During the summer of 2019, while we were going through stereo cards and photographs at Bruno Tartarin’s professional premises, my assistant Rebecca drew my attention to a photo album she had just leafed through and which had awakened her interest. It recorded the first twenty-two years of a young lady’s life, from the day she was born to her wedding and the birth of her first child. We are used to looking at family albums – either analog or digital – where we can follow the growth of a child from the minute he or she was born to the time when they leave the nest. What made this album unusual was that the photos were all cartes-de-visite which had been taken between 1864 and 1886, in a day and age when it was very uncommon for anyone to have so many records of the passing of time. What had aroused Rebecca’s interest was the number of photos showing the baby girl gradully turning into a young woman and a mother (59 in total). What sparkled mine was the very first page of the bound volume with the name of the sitter and those of her parents. It read thus:

Henriette Victorine Badié
née le 27 octobre 1864 à 9 heures ½ du soir
fille de Henri Nicolas Badié
et de Anne Marie Henriot
mariés le 24 novembre 1863

Now the name Henri Nicolas Badié may not be as famous as Nadar’s, Fenton’s, or Le Gray’s, but I knew it to be that of a photographer who made some stereoscopic daguerreotypes, two of which I had recently bought for Dr. May’s collection at a few months’ interval. I must confess that before the first daguerreotype arrived I didn’t know much about Badié. However, when I examined the back of the plate, which was loosely fitted into its case, and saw his signature pencilled there, I started doing some research on the man, unaware that I would soon be digging much deeper. The first daguerreotype – a gem of fine tinting – came in a foldable case (Figure 1), very similar to the one patented by William Edward Kilburn in 1853 but bearing inside a wet stamp with the initials DS, unmistakably those of French opticians Duboscq and Soleil. Please bear that fact in mind as it will prove of some importance later on. The back also bears the date 13 February 1859, as well as the initials of the model, all pencilled. Was the portrait a last-minute present from the young sitter to someone she held dear on Valentine’s day ? I would like to think so.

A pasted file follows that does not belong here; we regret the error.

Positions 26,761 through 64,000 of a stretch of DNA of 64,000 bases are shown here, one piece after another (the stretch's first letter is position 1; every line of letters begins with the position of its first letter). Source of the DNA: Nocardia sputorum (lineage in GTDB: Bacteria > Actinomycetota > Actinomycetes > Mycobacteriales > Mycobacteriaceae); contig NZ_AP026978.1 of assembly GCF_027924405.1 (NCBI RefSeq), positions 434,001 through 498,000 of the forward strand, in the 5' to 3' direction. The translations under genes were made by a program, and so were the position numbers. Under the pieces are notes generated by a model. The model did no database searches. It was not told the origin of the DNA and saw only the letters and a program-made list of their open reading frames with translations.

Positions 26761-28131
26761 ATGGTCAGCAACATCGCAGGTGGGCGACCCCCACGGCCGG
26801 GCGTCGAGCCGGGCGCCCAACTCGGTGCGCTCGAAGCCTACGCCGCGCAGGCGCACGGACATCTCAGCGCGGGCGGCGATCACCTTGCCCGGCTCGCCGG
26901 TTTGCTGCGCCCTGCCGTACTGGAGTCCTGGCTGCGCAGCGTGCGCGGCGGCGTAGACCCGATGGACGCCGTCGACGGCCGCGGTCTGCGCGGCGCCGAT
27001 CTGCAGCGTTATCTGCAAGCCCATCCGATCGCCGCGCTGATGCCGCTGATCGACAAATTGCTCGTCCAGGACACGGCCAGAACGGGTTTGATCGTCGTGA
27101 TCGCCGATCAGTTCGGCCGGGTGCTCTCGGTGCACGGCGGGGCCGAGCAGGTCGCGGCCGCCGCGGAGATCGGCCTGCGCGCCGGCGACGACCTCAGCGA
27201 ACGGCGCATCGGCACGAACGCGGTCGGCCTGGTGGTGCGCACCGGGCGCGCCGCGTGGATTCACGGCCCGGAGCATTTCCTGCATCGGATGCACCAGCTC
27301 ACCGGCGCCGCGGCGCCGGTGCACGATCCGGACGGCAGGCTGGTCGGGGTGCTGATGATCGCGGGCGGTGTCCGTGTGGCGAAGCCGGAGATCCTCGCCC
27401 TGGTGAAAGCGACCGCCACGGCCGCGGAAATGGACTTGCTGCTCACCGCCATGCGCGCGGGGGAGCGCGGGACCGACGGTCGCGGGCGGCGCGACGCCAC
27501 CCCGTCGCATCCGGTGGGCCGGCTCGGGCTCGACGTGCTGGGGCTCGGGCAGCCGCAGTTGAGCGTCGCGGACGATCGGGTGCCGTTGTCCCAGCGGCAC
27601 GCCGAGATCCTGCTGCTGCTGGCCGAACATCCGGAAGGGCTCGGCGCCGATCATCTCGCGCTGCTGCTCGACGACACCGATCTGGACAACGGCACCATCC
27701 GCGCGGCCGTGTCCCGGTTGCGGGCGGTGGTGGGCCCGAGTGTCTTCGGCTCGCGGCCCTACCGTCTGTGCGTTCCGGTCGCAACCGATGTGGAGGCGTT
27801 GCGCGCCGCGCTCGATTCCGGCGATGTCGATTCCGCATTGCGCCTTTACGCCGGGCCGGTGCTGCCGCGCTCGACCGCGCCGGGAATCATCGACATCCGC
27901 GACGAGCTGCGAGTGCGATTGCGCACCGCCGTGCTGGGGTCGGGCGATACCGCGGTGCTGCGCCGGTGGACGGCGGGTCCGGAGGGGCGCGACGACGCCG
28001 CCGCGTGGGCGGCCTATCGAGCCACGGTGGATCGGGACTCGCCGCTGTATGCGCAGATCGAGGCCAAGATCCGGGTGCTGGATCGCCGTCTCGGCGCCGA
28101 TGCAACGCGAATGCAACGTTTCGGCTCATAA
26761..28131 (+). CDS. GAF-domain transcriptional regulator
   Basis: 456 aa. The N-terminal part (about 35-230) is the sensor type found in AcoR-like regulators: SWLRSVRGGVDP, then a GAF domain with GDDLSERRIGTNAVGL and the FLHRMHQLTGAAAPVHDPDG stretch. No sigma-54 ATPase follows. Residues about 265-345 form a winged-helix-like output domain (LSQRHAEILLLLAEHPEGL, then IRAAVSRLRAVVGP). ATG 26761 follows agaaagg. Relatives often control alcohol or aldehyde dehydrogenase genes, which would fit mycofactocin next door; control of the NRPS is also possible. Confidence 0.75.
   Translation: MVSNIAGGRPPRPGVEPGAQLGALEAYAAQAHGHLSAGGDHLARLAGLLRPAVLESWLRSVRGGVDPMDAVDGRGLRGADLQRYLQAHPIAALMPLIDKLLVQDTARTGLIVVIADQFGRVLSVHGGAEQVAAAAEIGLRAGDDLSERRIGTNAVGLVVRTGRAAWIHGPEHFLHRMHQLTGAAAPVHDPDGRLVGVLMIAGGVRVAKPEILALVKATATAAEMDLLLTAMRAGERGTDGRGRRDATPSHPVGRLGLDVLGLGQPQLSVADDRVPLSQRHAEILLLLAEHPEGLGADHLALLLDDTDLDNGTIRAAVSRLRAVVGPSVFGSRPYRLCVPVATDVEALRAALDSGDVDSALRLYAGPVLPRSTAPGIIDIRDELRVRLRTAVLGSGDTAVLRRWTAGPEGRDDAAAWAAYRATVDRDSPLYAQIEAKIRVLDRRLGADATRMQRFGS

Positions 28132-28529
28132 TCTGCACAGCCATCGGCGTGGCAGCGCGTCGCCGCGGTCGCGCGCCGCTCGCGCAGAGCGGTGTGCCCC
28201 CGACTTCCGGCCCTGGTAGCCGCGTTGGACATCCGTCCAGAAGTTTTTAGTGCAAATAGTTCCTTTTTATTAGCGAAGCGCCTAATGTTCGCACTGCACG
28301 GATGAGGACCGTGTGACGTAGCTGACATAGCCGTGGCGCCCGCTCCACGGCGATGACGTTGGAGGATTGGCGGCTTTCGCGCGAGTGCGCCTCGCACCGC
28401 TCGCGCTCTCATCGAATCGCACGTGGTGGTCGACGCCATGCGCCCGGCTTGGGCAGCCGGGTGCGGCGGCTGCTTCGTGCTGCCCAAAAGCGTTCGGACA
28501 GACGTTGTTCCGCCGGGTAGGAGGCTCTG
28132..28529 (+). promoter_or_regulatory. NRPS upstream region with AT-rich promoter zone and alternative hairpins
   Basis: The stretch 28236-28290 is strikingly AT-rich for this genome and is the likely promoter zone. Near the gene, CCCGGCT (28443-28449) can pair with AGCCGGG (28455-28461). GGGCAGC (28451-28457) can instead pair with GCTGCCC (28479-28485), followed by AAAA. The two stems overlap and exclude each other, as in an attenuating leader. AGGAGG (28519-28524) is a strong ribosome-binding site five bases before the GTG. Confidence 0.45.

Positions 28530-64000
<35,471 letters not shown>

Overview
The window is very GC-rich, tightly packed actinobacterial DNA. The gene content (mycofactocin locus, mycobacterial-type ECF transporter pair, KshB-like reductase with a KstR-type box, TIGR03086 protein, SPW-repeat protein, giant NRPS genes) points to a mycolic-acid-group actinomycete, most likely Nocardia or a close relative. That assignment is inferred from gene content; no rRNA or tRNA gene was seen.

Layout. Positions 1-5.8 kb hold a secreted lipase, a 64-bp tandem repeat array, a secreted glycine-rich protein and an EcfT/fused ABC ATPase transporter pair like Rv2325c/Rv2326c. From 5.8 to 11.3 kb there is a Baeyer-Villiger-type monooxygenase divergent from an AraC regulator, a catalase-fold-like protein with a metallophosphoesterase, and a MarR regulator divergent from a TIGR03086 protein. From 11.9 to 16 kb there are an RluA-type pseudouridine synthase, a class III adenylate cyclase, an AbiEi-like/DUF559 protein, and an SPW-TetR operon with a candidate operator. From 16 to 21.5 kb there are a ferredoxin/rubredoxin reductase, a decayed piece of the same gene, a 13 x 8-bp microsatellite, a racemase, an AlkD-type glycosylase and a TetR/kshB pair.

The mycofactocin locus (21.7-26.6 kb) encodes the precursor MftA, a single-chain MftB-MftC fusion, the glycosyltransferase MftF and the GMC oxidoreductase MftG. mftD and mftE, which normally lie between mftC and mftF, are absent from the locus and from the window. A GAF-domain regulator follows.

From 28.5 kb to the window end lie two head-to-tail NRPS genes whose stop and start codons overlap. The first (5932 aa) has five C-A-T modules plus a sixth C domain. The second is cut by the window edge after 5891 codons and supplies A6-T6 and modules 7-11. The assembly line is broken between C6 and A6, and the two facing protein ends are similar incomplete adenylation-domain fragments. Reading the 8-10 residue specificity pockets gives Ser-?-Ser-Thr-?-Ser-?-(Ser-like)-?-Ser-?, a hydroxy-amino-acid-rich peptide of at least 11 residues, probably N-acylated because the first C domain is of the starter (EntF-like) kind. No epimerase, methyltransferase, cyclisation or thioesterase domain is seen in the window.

Figure 1. Stereoscopic tinted daguerreotype by Henri Nicolas Badié in a foldable case sold by French opticians Duboscq and Soleil. It is simply open on the left and ready to be used as a viewer on the right. The sitter has not yet been identified but we know her initials to be M. L. Photograph taken on 13 February 1859. Dr. Brian May’s collection.
Figure 2. The same daguerreotype, out of its case. Dr. Brian May’s collection.

The second daguerreotype (Figure 2), although not inscribed on its back, was set in a similar case and looked very much in the same style. It is therefore my opinion that it can also be attributed to Badié with reasonable certainty. Unfortunately I do not know the names of any of the sitters, yet, nor the date when the picture made. However, we may conjecture it was also taken around 1859.

Figure 3. Stereoscopic tinted daguerreotype attributed to Henri Nicolas Badié and originally in a foldable case sold by French Opticians Duboscq and Soleil. None of the four sitters has yet been identified. Late 1850s. Dr. Brian May’s collection.

Having those two images in my mind’s eye and with my assistant’s and my interest having been tickled, it is almost needless to say that I bought the album from Bruno, took it back with me to Britain, and forgot about it for at least six months, when I opened it again and launched into some more serious research on Mr. Badié and his family.

Figure 4. The Badié album, opened at the first page. Author’s collection.

Henri Nicolas Badié was born in Sainte-Colombe (Seine et Marne) on 15 July 1828 to François Joseph Victor Badié, 36, a janitor in a roof-tile factory, and Henriette Marie Mignard. He was their third child but the fourth that his father ­had spawned.1François Joseph Victor’s first wife, Marguerite Rosalie Thévenon, had died at the age of 19, less than two weeks after giving birth to a boy who himself passed away before he was a year old.

Nothing is known of Henri’s first thirty odd years but when he married Anne Marie Henriot, 30, at the town hall of the third arrondissement in Paris, on 21 November 1863, he was already a photographer, operating at 17, Boulevard de Sébastopol. Although Badié’s name only appears in the Paris trade register under “Photographes (Artistes)” in 1860 we know he was already operating in February 1859, and probably even before. There is no telling for sure what he was doing prior to that, nor when or how he became interested in the art of Daguerre. However, since we can see in later advertisements that he introduced himself as a painter and photographer it is reasonable to assume he started his career as an artist and, not being very successful in that field, turned to photography, like quite a few of his fellow-painters before and after him.

Figure 5. Henri Badié. Carte-de-visite portrait of Mrs. Henri Badié, née Anne Marie Henriot, and back of the same showing the inscription Granny Badié, hadwritten by her daughter-in-law, Jeanne Véronique Nésa. Author’s collection.